Mese: luglio 2015

the further adventures of ralph and sam


“No matter how hard I try,” Ralph lamented to Sam, “I can never tell Timothy Leary and Andy Warhol apart,”

“Oh I have the same problem with Doris Day and Debbie Reynolds,” his friend replied.

“Imagine the confusion if they would have ever married,” the former pondered.

“Boys,” Hildegarde chided, “This is supposed to be a leisurely day in the park for you, Clementine and me.

The ladies never could get over their husbands’ offbeat collective sense of humor.

“I just hope they don’t start another fight with a waiter over the importance of the Oxford comma,” Clementine moaned.


close up of a local creek


In response to The Daily Post’s weekly photo challenge: “Close Up.”

This is a picture of a creek (pronounced there as crick) in northeastern Pennsylvania, on the borderline between the Boroughs of Wyoming and West Wyoming.

you keep same ing when you ought to be changing


Reginald and Rachel were making their annual Thanksgiving pilgrimage to Wyoming, Pennsylvania, to see Queen Esther’s Rock.

As always they went from Route 80 onto Route 115 and stopped at their favorite coffee shop in Bear Creek Township.

This year, though, things were different.

It was under new management.

“How dare they?!” he shrieked aloud.

“Mark my words, Governor Wolf will regret this!”

“Honey, he can’t control this.”

He made such a scene the employees asked them to leave.

“I just hope they don’t find out about this in Wyoming,” Rachel shrieked.

carmelite dialogues


It’s July 17, 1794 in Compiegne. Sister Teresa and her fifteen Discalced Carmelite companions are on their way to the guillotine.

“Come, Sisters,” demands Teresa. “Out of fidelity to Catholic orthodoxy, to Jesus and Mary, and to constituted authority, we go to our deaths.”

Calmly they intone the Miserere, Salve Regina, and Te Deum.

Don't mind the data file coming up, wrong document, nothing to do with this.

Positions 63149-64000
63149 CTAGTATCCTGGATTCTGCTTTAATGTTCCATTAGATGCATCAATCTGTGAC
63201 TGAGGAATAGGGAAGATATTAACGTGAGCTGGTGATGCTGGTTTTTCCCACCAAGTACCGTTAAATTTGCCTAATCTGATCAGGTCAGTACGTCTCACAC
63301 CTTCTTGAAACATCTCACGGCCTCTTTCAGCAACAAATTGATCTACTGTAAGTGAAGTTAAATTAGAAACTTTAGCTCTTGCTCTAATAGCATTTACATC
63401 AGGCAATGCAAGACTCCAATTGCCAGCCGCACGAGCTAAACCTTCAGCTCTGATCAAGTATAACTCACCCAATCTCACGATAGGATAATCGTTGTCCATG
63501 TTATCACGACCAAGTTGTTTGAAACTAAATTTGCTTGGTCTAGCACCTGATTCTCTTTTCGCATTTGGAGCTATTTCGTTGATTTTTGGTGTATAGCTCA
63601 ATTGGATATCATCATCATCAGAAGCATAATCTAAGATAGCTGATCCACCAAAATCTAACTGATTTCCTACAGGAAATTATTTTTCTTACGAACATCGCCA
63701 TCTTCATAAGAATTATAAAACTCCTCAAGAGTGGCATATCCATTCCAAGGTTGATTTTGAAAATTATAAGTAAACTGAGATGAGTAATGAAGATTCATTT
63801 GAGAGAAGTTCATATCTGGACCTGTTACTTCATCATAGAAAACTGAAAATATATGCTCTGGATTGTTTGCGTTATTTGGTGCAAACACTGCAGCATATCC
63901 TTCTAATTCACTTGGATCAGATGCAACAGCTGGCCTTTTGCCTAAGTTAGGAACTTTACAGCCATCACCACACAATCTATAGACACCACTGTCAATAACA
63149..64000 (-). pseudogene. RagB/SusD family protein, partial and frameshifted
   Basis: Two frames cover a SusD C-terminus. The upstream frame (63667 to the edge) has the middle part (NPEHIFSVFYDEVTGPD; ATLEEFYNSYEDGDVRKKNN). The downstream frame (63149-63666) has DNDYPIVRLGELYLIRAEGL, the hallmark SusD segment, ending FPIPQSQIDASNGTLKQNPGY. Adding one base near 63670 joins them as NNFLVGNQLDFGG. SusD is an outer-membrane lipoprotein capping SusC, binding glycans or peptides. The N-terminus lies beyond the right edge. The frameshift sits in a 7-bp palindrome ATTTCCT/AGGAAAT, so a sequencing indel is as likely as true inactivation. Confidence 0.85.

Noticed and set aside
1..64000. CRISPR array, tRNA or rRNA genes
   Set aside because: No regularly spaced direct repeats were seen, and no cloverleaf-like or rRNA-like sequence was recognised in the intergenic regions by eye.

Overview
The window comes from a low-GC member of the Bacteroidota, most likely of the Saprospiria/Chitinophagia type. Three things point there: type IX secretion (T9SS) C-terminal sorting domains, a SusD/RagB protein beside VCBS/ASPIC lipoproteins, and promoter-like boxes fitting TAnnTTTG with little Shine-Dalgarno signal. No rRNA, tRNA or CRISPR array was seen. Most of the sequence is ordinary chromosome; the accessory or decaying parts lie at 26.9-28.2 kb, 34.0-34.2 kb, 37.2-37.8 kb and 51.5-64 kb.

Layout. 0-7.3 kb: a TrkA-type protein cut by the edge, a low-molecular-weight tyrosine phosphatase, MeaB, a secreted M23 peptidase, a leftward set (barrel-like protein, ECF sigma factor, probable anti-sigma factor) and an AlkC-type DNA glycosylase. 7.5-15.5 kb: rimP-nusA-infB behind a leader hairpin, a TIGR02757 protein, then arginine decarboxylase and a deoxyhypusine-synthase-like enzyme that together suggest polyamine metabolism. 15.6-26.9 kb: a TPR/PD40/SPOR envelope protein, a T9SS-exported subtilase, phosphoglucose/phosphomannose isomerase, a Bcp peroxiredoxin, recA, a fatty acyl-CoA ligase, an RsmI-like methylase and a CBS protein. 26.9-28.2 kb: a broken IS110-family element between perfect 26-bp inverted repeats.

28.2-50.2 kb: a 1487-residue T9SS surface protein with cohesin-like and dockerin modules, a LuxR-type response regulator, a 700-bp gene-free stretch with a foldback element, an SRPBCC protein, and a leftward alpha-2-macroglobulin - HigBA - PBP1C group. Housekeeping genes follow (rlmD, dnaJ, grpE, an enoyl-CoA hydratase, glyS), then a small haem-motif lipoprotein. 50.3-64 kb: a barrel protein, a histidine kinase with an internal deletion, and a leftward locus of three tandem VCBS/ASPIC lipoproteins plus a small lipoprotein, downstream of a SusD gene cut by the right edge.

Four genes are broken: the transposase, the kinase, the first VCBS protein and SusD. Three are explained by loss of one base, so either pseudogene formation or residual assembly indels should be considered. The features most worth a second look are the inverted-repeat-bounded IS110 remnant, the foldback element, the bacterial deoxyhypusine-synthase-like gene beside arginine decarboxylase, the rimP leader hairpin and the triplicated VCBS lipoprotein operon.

Each is decapitated, after which her body is merely thrown into a common grave.

“Well, Citizen,” an onlooker is overheard to explain joyously, “We can’t have their God and Robespierre’s and David’s goddess of reason, you understand.”

“La Marseillaise” plays in the background.

aah yes, i remember it well


In response to The Daily Post’s writing prompt: “Memory on the Menu.”      Compared to recent memories, I’ve always very much preferred the long ago kind. In an episode of “The Odd Couple”,  Oscar Madison reminds Felix Unger of Dorothy Parker’s claim to have hated writing but loved having written. That’s the way my understanding of life is. I see time as being divided into three parts. The future is pure theory. There is, to  a certain extent, no point in bothering to think about it. The present is one big responsibility. Even the good things have their share of annoyances. The past, though, from this point of view, is the nicest. Each of us is able to see it, as he can see the present, but he’s not obligated to deal with the hard parts. The recent past still has entirely too many memories of all its annoyances. Life during my school days, or during the times when I was working at some long-lost job, was no more interesting then than my current life is. What makes it so interesting for me to reflect upon those previous times is the very fact that I can’t possibly have them back. I can’t possibly control my past. What is done cannot possibly be undone. Anything left undone cannot possibly be done. I can, however, control it in my imagination.  There’s no point in bothering to take such an approach to the immediate past, but it works well with much earlier time frames. There’s quite a significant reason for my having used a picture of a Good Humor ice cream truck instead of a currently commonplace vehicle. Last night I attended the first night of the annual fair at St. Mary of the Isle Church in Long Beach, New York.  That truck was there. For me, Good Humor is a perfect example of the best of nostalgia. It was prominent long ago and has been hardly ever seen during current and recent times. That’s the kind of memory that has always truly piqued my interest.